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Back to the future of literature: Niffenegger’s ‘Wife’


Blake Hinton / Reviewer

Out of all genres to write about, time travel is easily the hardest. It’s the hardest, not in the writing aspect, but because of the fact the story has been done hundreds of times before. In this day and age, a story simply about time travel is boring. To have true success is to bring a new element to the table. Jack Finney did it with his classic time travel novel “Time And Again.” Now, decades later, author Audrey Niffenegger does it again with her new novel, “The Time Traveler’s Wife.”

What makes this book so innovative is the creative plot and unique style. In fact, the story is very reminiscent of Kurt Vonnegut’s “Slaughter-House Five.” In “Wife,” the two main characters are a married couple, Henry and Clare De Tamble. Henry is a Chicago librarian who is the victim of a new disease named “chrono displacement” disorder. Because of this disease, Henry is unstuck in time. Without warning, Henry pops backward and sometimes forward in time while his wife remains helplessly in the present. Henry always returns to the present, but what makes the disorder dangerous is neither Henry nor Clare ever know how long the trip will last. The novel tracks their marriage as Clare struggles between her fear of what might happen to Henry and her love for him.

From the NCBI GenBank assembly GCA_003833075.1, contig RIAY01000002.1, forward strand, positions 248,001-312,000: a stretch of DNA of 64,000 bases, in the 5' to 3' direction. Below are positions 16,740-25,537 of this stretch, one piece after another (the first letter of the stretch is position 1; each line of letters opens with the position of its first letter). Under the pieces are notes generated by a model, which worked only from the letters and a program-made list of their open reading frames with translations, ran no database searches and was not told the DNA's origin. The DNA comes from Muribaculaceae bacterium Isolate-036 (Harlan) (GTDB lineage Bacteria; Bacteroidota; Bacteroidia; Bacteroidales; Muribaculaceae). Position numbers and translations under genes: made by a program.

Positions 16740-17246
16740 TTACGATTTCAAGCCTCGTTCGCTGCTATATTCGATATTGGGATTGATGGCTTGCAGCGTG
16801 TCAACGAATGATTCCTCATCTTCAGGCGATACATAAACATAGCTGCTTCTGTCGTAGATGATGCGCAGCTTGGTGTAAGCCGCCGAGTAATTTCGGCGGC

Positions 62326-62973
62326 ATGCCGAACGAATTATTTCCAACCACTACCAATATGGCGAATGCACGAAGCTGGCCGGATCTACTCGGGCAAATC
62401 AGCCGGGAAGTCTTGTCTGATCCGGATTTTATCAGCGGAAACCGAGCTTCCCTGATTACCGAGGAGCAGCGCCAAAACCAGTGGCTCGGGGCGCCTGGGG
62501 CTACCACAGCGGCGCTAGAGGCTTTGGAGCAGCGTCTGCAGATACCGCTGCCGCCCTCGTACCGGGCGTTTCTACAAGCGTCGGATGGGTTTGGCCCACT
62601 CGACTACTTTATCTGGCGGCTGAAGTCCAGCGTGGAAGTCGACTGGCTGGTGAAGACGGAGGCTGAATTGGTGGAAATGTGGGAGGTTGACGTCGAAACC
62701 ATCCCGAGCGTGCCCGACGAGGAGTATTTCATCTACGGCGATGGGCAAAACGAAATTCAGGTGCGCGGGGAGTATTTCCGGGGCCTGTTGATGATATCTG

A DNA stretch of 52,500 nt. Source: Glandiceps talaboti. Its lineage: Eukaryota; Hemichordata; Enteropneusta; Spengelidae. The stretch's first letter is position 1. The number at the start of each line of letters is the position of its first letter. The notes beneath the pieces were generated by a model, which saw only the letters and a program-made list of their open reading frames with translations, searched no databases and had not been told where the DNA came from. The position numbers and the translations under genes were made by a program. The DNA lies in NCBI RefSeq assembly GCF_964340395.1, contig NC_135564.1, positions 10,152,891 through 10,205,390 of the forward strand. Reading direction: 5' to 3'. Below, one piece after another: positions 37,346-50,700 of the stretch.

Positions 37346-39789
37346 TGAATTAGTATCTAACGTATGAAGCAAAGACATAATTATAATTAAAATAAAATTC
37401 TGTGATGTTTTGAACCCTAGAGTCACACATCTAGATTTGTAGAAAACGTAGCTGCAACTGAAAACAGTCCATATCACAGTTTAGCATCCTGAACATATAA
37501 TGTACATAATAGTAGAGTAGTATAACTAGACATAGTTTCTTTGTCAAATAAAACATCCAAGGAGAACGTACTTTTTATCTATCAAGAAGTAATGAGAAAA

Niffeneger writes a potent love story with endearing characters, but more importantly, she knows how to keep track of all of them. Throughout the book, there are only about four main characters. But there are many different versions of them. For example, when Henry pops back in time, he might meet a future or past version of himself or one of the other characters. There are many witty scenes where two Henrys of two different ages meet and chat. Because of the author’s deft handling of the material, what could have been hokum becomes incredibly realistic.

It’s amazing to think that this is only the author’s debut novel. It becomes even more incredible when considering the style it’s written in. Since the book is told from the point-of-view of both Henry and Clare things could have been confusing. After all, by the time the book ends, the reader has met at least eight different versions of Henry and Clare. For lesser authors, this approach would prove disastrous. The shuttling back and forth in time would become annoying and ultimately incoherent. Thankfully, Niffenegger doesn’t let that happen. She is always in control of her material and makes what is a complicated story very clear. One has to wonder what she has up her sleeve for her next novel.

If Valentines Day had not already passed, this would have been a great book for couples to read. While the story has many fantastic elements, at its core is a powerful story of true love overcoming all odds. It sounds corny, but Niffenegger makes it so fresh. In the end, this is what true science fiction is. Like other classic authors in this niche, Niffenegger realizes that one does not need to be entrapped by the genre. Instead, she uses a fantastic story to convey important messages about love, fate, and our place in this world. As much as it sounds, this is not chick lit. It’s a story for both genders and an amazing one at that.